During a speech on Tuesday April 2nd, Donald Trump, the President of the United States of America, seemed to declare that the noise from windmills (wind turbines) causes cancer. I don’t want to be accused of putting words in his mouth, so here is what he actually said:

“Hillary wanted to put up wind … If you have a windmill anywhere near your house, congratulations, your house just went down 75% in value. And they say the noise causes cancer…”

There was more to the statement than that, including a bit that I couldn’t make out. And then there was some talk about the high number of birds that are killed by windmills, including Bald Eagles. But, for this post, birds are beyond my remit. I’m interested in what his speech had to say in relation to the cancer causing properties of windmills.

So, Hillary Clinton has been very open about her desire to move the United States energy production more towards renewable energies like wind and solar. She said as much in her policy proposal on climate change. She’s also been quoted as saying, “I want more wind, more solar, more advanced biofuels, more energy efficiency“.

And when Clinton is talking about ‘wind’ she is talking about the energy producing wind turbines’

These are Wind Turbines, they are used for generating energy.

Photo by RawFilm on Unsplash

As such, when Trump refers to Clinton’s position on ‘wind’ he is also referring to wind turbines, even if calls them ‘windmills’. And, even though windmills and wind turbines are different things, I shall use ‘windmills’ in this post, for the purposes of consistency.

These are windmills, they are traditionally used for milling grain.

Photo by Jongsun Lee on Unsplash

Not that it particularly matters which of these wind-based machines Trump was actually referring to; as I shall explain, neither windmills nor wind turbines emit a noise that causes cancer.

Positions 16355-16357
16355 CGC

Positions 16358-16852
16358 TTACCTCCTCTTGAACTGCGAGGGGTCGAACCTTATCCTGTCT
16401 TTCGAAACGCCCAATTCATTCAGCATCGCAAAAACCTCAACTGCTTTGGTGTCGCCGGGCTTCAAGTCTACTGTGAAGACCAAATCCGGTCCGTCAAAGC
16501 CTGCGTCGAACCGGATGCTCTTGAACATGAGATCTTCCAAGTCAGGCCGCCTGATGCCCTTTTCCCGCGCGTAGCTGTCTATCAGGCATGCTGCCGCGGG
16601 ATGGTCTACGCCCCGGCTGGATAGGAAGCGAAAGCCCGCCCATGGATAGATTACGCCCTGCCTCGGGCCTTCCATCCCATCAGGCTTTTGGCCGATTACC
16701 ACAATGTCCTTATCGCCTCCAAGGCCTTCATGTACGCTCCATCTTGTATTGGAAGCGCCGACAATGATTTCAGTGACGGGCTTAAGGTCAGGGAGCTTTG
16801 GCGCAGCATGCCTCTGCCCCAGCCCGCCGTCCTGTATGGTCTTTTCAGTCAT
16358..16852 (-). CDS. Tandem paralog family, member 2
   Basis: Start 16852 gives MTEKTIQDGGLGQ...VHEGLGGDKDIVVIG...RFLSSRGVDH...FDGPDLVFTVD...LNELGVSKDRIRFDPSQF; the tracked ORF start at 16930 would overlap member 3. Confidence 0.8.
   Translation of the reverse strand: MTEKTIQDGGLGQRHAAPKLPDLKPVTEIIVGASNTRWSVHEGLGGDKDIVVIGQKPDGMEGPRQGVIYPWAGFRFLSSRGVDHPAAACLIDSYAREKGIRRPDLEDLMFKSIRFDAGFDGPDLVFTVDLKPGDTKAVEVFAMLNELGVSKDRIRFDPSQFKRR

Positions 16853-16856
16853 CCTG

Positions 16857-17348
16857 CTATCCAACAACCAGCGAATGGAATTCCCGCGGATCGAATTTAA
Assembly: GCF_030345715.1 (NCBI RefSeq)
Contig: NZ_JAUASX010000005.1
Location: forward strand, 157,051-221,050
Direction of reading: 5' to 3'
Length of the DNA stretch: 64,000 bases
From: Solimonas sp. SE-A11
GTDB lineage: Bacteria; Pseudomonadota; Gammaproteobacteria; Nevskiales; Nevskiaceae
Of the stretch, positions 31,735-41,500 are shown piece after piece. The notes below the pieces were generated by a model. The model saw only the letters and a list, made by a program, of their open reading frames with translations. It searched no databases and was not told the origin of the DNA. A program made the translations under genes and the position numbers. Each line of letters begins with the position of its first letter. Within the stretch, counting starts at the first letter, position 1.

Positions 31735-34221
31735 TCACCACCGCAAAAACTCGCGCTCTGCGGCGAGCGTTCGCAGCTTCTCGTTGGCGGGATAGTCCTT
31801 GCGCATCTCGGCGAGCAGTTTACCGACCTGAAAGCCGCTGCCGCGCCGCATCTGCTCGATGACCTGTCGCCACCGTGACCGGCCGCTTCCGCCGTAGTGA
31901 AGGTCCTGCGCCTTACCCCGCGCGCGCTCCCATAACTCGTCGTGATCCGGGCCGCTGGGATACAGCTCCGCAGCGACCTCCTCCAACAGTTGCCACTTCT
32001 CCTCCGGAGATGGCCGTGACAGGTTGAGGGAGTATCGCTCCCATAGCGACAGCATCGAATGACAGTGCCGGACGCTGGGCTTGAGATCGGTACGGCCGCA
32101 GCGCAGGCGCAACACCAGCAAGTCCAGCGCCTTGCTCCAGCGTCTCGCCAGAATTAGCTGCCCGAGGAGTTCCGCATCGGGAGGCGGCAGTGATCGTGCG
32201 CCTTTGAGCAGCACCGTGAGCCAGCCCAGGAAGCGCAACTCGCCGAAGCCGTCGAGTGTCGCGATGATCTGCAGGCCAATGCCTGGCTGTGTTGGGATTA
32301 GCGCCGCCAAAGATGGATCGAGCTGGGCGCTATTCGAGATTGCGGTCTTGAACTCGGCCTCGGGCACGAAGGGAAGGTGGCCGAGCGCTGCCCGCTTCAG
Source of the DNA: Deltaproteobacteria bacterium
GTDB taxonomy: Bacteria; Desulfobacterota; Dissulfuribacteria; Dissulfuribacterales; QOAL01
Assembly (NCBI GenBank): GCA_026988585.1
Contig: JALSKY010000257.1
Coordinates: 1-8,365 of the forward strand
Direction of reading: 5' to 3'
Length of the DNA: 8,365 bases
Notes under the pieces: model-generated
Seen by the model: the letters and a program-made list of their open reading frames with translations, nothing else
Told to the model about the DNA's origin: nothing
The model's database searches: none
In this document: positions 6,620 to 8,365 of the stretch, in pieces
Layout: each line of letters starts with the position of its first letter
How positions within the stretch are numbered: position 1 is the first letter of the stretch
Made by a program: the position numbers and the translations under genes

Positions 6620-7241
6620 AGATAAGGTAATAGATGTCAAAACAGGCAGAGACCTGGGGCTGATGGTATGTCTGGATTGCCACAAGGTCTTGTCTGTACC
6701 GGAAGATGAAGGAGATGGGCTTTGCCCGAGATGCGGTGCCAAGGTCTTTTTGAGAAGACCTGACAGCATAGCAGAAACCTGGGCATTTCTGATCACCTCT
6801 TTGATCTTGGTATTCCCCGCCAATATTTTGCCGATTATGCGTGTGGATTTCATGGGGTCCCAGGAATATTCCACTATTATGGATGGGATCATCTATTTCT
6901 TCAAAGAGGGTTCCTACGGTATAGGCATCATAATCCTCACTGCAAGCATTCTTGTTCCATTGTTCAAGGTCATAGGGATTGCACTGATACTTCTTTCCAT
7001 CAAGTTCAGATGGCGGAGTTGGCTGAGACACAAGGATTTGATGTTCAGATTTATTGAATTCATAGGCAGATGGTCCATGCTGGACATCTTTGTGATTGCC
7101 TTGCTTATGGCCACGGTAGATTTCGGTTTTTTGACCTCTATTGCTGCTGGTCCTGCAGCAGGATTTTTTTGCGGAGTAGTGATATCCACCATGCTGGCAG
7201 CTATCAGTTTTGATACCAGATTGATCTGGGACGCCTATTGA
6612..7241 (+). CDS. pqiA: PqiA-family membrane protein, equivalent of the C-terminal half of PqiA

And it’s far from just me reflecting on Trump’s words. His statement caused quite a stir across the various news outlets. It also led to any number of questions on Quora along the lines of, ‘Do windmills cause cancer?’ My answer was requested on a couple of these questions. In answering, I pointed out that the noise from wind turbines does not, in fact, cause cancer…

To be fair, though, my answers on Quora were based on the following series of assumptions:

  • For a cancer to develop, there needs to be cell damage at the genetic level and I couldn’t see how noise could do this.
  • The ear has evolved to deal with noise. I didn’t see how a noise source could cause damage to the DNA of the cells of the organ that specifically deals with noise.
  • My impression was that the noise generated by windmills was not particularly loud.
  • I didn’t think that there were people who were in a close enough proximity to windmills for any length of time.

But an argument from personal incredulity is no argument at all. There could well have been any number of other aspects to the noise emissions of windmills that I didn’t know about. In my defense, though, I knew I’d be writing this and would, then, do the appropriate research. So, if it turned out that I was wrong, I could always go back and amend my answers.